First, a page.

Flight [Blu-Ray] Robert Zemeckis

Flight [Blu-Ray] Robert Zemeckis
5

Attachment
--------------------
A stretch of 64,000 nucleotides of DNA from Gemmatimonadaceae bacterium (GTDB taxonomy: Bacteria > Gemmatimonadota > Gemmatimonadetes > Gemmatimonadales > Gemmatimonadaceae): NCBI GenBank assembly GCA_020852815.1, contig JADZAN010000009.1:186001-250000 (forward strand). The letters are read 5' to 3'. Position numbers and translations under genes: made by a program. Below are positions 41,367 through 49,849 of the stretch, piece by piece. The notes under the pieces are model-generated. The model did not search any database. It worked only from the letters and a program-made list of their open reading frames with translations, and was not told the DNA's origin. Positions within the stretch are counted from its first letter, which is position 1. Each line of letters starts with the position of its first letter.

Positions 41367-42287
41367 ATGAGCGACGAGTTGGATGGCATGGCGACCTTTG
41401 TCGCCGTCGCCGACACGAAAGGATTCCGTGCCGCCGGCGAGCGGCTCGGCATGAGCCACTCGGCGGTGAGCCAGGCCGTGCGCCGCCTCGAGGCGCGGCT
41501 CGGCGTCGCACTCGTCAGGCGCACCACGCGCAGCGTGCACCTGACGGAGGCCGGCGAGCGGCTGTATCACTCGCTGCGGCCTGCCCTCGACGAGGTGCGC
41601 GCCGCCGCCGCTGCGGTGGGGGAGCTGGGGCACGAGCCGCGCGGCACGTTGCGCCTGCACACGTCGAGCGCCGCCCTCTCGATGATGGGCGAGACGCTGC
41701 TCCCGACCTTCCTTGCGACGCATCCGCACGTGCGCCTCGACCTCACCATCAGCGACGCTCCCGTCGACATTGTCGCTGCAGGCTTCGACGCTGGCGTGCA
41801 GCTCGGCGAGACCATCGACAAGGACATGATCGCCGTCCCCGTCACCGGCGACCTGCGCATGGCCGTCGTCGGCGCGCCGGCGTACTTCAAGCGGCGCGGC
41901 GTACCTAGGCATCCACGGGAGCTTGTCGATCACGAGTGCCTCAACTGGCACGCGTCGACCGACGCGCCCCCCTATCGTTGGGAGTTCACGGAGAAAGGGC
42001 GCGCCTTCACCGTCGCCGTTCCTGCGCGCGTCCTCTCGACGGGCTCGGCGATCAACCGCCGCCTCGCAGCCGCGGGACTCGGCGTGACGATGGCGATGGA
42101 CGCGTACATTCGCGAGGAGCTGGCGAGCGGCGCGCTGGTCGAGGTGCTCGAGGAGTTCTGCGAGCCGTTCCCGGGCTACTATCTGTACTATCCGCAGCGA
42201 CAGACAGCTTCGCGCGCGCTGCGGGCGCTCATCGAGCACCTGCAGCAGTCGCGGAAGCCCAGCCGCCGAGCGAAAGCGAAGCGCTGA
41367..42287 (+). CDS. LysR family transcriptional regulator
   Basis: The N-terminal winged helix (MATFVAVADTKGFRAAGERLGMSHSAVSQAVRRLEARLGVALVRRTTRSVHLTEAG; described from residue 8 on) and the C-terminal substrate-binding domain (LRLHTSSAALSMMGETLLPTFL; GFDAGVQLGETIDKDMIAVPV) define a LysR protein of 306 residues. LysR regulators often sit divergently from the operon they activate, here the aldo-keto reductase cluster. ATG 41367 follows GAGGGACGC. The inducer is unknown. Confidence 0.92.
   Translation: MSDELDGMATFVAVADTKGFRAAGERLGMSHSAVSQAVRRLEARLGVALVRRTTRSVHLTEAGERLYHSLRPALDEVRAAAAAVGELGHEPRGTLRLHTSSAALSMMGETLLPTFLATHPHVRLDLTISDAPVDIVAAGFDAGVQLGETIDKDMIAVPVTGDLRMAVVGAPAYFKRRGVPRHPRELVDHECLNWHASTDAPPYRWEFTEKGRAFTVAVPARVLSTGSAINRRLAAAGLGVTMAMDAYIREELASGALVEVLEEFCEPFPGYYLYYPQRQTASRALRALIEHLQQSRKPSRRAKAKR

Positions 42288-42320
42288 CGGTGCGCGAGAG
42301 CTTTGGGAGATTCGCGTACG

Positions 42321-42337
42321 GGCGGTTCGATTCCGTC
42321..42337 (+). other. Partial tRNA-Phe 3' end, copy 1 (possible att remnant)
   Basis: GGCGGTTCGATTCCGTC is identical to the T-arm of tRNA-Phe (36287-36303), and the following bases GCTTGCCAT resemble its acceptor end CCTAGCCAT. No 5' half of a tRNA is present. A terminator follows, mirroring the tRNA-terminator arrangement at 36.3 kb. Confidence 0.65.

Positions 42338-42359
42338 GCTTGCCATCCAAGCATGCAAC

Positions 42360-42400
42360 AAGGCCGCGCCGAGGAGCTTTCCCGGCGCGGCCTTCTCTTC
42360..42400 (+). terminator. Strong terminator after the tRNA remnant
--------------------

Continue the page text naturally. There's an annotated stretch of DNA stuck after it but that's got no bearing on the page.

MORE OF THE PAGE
In the "Origins of Flight" and "Making of Flight" supplemental materials included with the Blu-Ray, writer John Gatins and director Robert Zemeckis discuss the inhuman, pseudo-altruistic nature of airline pilots. Gatins had been playing with a story about addiction for some time, but was inspired by these very notions when a passing conversation with a pilot gave him pause. He realized that based on the sheer scope of what they do and how many lives they're responsible for on a daily basis, he didn't want to perceive this man as being a flawed individual. This notion of perception and imposed moral assumption are, in part, what drives Flight through its rote addiction narrative. After Whip Whitaker (Denzel Washington) saves the lives of over 100 passengers by miraculously inverting his plane after a mechanical failure, the presence of drugs and alcohol in his system taints the idea of his heroic feat. Even though he acted promptly and performed his job to perfection — even beyond that of what most of his peers could accomplish — his very human flaw is ultimately what people focus on. While the story goes through its standard motions — Whip hitting bottom and then sinking lower when even fellow alcoholic Nicole (Kelly Reilly) ditches him — there's the mirroring of personal awareness in admitting or acknowledging addiction with socially imposed judgment and presumption. Characters routinely project their values onto each other, using minor faults to prop up their egos, leaving Whip as a bit of a puppet for a bigger political game. The airline is keen on hiding the toxicology report, knowing that regardless of the positive outcome and lack of relevance, its brand would be denigrated by association. Though everyone verbalizes that Whip needs to tackle his problems, save his sardonic drug dealer (John Goodman), his wellbeing is often secondary to the imposition of social expectation and collective morality. Even if Whip acknowledges his problem and does the "right" thing by admitting to drinking before the flight, it does little more than make him a pariah people use to feel better about themselves. His being punished won't change what happened or help anyone, which is where the intrigue of Zemeckis's culturally conscious character drama stems. But despite the full-frontal nudity and sensationalizing of a drunken, half-naked Washington stumbling around a hotel room, Zemeckis only demonstrates a tenuous grasp of the thematic material. What Flight implies (possibly unintentionally) about the general public is quite subversive and could easily alienate a more deluded and less discerning audience, which is why the overall resolution and structure tend towards broad moral assertions about the nature of recovery, rather than pointing out the misguided and self-righteous nature of presumptuous finger-pointing. We're left with yet another banal, affirming look at the importance of admitting our faults, even if they don't make any sort of difference and merely reiterate a status quo that likes to glibly simplify complex issues. A breakdown of the impressive plane crash sequence is also included with the Blu-Ray, which discusses some of the practical complexities of hanging 50 extras upside down while filming. (Paramount)